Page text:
The ability of the droplet to specifically retain or release the RNA after SPE of the throat swab sample is key for performing the test sequentially, because only the surface-bound material is passed on to the RT-PCR. After washing away the contaminants, there are two options for desorbing the RNA from the superparamagnetic particles: decreasing the ionic strength of the solution by eluting in water, or increasing the pH value and/or temperature of the solution28. Elution first into water and then into the RT-PCR solution would involve an additional step. Because the RT is usually carried out at a pH above 8.4 and at temperatures above 50 °C, it is more convenient to directly release the immobilized RNA into the droplet containing the RT-PCR mixture at processing temperature. However, the procedures show no difference with respect to their cycle threshold (CT) in the subsequent RRT-PCR that targets the hemagglutinin (HA) segment of HPAI H5N1 (data not shown).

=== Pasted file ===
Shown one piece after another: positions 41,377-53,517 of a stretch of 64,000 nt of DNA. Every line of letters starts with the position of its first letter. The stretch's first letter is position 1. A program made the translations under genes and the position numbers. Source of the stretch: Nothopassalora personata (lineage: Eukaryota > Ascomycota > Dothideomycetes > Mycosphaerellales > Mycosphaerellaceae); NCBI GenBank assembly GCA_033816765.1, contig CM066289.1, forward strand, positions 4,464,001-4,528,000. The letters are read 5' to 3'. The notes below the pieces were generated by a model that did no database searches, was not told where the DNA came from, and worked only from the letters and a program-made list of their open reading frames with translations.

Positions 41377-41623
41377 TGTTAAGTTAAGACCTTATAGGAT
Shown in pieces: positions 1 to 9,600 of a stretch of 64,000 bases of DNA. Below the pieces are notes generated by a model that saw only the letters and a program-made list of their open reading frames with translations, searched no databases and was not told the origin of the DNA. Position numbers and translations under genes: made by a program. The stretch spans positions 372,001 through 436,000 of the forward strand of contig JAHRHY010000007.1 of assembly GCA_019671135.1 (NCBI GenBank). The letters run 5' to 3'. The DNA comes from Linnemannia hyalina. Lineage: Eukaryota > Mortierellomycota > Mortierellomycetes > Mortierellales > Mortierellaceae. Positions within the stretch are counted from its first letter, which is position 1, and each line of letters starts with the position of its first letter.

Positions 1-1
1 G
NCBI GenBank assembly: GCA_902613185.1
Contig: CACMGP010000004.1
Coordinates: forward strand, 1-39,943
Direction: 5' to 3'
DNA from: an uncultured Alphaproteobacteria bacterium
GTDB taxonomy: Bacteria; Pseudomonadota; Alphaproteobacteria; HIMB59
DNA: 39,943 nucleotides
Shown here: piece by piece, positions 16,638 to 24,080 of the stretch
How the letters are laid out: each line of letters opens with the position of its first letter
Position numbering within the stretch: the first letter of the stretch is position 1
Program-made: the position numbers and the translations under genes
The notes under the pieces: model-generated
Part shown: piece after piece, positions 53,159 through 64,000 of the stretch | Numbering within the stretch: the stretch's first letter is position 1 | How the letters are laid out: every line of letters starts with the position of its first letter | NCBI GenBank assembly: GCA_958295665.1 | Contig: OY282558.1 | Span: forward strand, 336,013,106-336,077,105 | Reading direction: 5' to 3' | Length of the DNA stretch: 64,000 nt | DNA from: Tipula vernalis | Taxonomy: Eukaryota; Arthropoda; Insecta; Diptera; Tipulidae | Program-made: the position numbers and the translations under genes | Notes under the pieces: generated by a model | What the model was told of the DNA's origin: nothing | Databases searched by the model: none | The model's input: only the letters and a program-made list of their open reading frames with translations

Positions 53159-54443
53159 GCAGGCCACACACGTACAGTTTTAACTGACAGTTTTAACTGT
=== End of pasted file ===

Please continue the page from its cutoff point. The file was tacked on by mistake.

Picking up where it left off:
The droplet-based SPE recovery of 1–50 RNA copies from the throat swab sample is a linear curve and shows an optimal PCR efficiency (Fig. 2), indicating that RNA is quantitatively reisolated and of high purity. The high yield and purity is attributable to the fact that there is no loss of material due to nonspecific adsorption to the substrate surface, because the RNA remains adsorbed to the superparamagnetic particles during the SPE. Potential contaminants, which could interfere with the PCR, remain in the Lysis/Binding Solution droplet (see Fig. 1). In addition, the surface-bound RNA is washed four times with 10 μl of washing solution. With a 1:100 volume ratio of the superparamagnetic particles to washing solution, the remaining impurities are diluted 100 million—that is, (1/100)4—times.

Figure 2: On-chip sample preparation.
figure 2